It's a far cry from the futuristic watch-phone worn by comic-strip detective Dick Tracy. But, Sony Ericsson is offering one way to wear your love of Android phones on your sleeve -- or at least your wrist -- with a new gadget called LiveView.
Nano The Above
The Bluetooth enabled LiveView device, roughly the size and shape of an iPod Nano, with a 1.3-inch OLED display, syncs with smartphones powered by Google's Android 2.0 or higher to allow text messages, RSS feeds, missed calls, appointments and other data, including Tweets and Facebook notifications to flow to the device, which comes with a clip or wristband. It also controls music selections, allowing volume adjustment, play, pause and skip while displaying the current title.
Sony Ericsson will soon add a LiveView Manager to the Android Market to present compatible apps. The device has two hard keys on top and four soft-keys on a touch-pane below the screen.
The LiveView device can connect with a phone from up to 33 feet away. Sony has yet to announce the exact release date in the fourth quarter of this year, or the price. "There is probably no price that will make this class of device mainstream, so it needs to be something of an impulse buy," says consumer devices analyst Avi Greengart of Current Analysis. "Anything over $100 is too much."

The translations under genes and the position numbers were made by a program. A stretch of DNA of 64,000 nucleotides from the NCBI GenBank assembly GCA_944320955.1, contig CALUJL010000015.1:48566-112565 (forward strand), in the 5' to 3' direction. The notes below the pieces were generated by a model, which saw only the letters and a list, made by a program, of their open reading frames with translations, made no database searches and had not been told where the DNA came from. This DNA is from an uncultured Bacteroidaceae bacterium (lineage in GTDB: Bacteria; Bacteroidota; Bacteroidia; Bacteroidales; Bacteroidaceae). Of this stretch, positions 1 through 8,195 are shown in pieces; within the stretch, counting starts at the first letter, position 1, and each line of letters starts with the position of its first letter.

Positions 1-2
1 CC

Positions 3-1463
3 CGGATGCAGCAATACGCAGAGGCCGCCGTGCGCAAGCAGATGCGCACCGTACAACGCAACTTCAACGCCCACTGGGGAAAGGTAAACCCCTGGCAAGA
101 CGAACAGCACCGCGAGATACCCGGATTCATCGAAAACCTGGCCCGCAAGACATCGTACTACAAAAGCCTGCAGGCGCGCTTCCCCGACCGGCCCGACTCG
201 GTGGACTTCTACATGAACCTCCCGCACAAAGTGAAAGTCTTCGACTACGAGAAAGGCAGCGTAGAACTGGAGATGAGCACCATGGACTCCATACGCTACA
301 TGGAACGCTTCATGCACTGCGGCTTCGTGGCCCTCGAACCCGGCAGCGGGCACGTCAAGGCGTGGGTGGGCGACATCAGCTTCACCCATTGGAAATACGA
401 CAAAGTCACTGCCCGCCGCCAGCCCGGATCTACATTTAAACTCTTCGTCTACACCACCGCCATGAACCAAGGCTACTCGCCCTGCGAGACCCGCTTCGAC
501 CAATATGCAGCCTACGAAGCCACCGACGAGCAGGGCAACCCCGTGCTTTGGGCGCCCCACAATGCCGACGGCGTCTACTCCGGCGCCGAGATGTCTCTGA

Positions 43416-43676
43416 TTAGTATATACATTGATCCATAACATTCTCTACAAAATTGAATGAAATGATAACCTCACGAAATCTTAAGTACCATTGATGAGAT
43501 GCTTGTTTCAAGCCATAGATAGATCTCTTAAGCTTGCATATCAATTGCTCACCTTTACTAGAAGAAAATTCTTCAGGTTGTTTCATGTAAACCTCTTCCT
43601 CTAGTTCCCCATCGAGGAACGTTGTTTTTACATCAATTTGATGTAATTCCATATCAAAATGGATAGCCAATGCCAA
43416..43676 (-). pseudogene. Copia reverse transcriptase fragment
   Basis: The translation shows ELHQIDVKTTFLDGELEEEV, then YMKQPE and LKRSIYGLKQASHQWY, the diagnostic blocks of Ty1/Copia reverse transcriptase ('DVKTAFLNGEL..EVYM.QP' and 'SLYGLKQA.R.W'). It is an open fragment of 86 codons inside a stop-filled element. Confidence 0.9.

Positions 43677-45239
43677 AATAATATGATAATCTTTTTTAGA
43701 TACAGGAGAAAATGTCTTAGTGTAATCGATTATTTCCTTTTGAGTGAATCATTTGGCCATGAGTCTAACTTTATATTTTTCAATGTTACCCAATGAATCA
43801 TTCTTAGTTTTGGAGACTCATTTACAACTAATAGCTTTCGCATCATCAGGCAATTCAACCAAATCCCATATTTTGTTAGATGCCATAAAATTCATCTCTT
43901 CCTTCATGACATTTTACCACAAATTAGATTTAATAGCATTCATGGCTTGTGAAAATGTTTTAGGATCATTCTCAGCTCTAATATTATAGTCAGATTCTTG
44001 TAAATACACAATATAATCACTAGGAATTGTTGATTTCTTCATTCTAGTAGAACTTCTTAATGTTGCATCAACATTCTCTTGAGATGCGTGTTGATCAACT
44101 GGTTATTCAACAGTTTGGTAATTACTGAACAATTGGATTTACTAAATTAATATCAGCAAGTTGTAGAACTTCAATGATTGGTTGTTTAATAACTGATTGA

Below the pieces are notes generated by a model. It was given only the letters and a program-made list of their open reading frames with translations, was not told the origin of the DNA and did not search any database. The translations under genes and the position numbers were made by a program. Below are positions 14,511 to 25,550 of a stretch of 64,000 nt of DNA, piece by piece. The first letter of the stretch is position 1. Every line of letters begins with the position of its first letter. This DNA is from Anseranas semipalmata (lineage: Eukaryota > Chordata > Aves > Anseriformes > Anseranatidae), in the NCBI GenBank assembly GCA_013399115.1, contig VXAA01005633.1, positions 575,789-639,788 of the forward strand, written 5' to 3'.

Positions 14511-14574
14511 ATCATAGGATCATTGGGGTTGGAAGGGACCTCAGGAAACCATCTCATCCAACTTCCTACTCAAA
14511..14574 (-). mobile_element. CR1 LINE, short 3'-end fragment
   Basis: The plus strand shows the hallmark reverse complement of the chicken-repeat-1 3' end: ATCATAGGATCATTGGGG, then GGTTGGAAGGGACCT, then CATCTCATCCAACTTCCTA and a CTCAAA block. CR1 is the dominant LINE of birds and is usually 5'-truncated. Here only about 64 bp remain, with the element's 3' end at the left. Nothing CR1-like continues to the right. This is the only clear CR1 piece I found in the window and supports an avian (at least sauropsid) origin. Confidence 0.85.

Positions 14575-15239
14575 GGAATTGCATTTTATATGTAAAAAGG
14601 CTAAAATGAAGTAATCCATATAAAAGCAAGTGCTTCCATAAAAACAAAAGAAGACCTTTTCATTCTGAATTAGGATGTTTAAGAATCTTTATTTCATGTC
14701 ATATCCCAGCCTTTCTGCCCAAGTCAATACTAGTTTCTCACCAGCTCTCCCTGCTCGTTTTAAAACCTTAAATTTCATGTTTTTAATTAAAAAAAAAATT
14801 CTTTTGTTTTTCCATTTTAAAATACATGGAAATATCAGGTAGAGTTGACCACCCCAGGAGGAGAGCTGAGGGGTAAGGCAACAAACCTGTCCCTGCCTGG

And while carriers often offer deals on bundles, including Bluetooth headsets and chargers, Greengart explained that, "Carriers have not done a good job with accessory bundles in the past, as they are more focused on service revenues and reducing [customer] churn. Hence, the popularity of buy-one-get-one offers, and relative dearth of BOG-Bluetooth headset deals." Therefore, Greengart does not expect carriers to give LiveView a major push.
Sony Ericsson says the device lets you "Take control of your phone without ever taking it out."
But with cell phones increasingly becoming an extension of the human hand -- to the point that even belt clips seem out of vogue -- LiveView may be a tough sell.
Is 'Cool' Enough?
"Companion devices have a naturally limited market," said Greengart. "But I sure want one," he said, with reference to the new LiveView gadget. "First of all, it's cool. But if that isn't reason enough, there are cases when this is useful, similar to Sony Ericsson's Bluetooth watches, which vibrate and display CallerID when a call comes in. You can leave your phone on silent, attend a meeting and appear to be merely looking at your watch, when in fact you are reading SMS, [a text message] or deciding whether to take a call."
It can also come in handy at the gym or while jogging. With an application like SportyPal Pro, LiveView can display elapsed minutes, speed, heart rate, climb or other statistics. The company plans to offer the LiveView in an "Experience Pack" that also includes SportyPal Pro.
In another practical application, LiveView helps you locate the phone when it has gone missing. And yes... it can also tell the time.
Posted: 2010-10-06 @ 6:40am PT
I like it. I've got an MBW-150 and the vibrating alert+text messaging and 40+ functions using third party software from Smartmadsoft are awesome. Does the LiveView really have vibrating alert?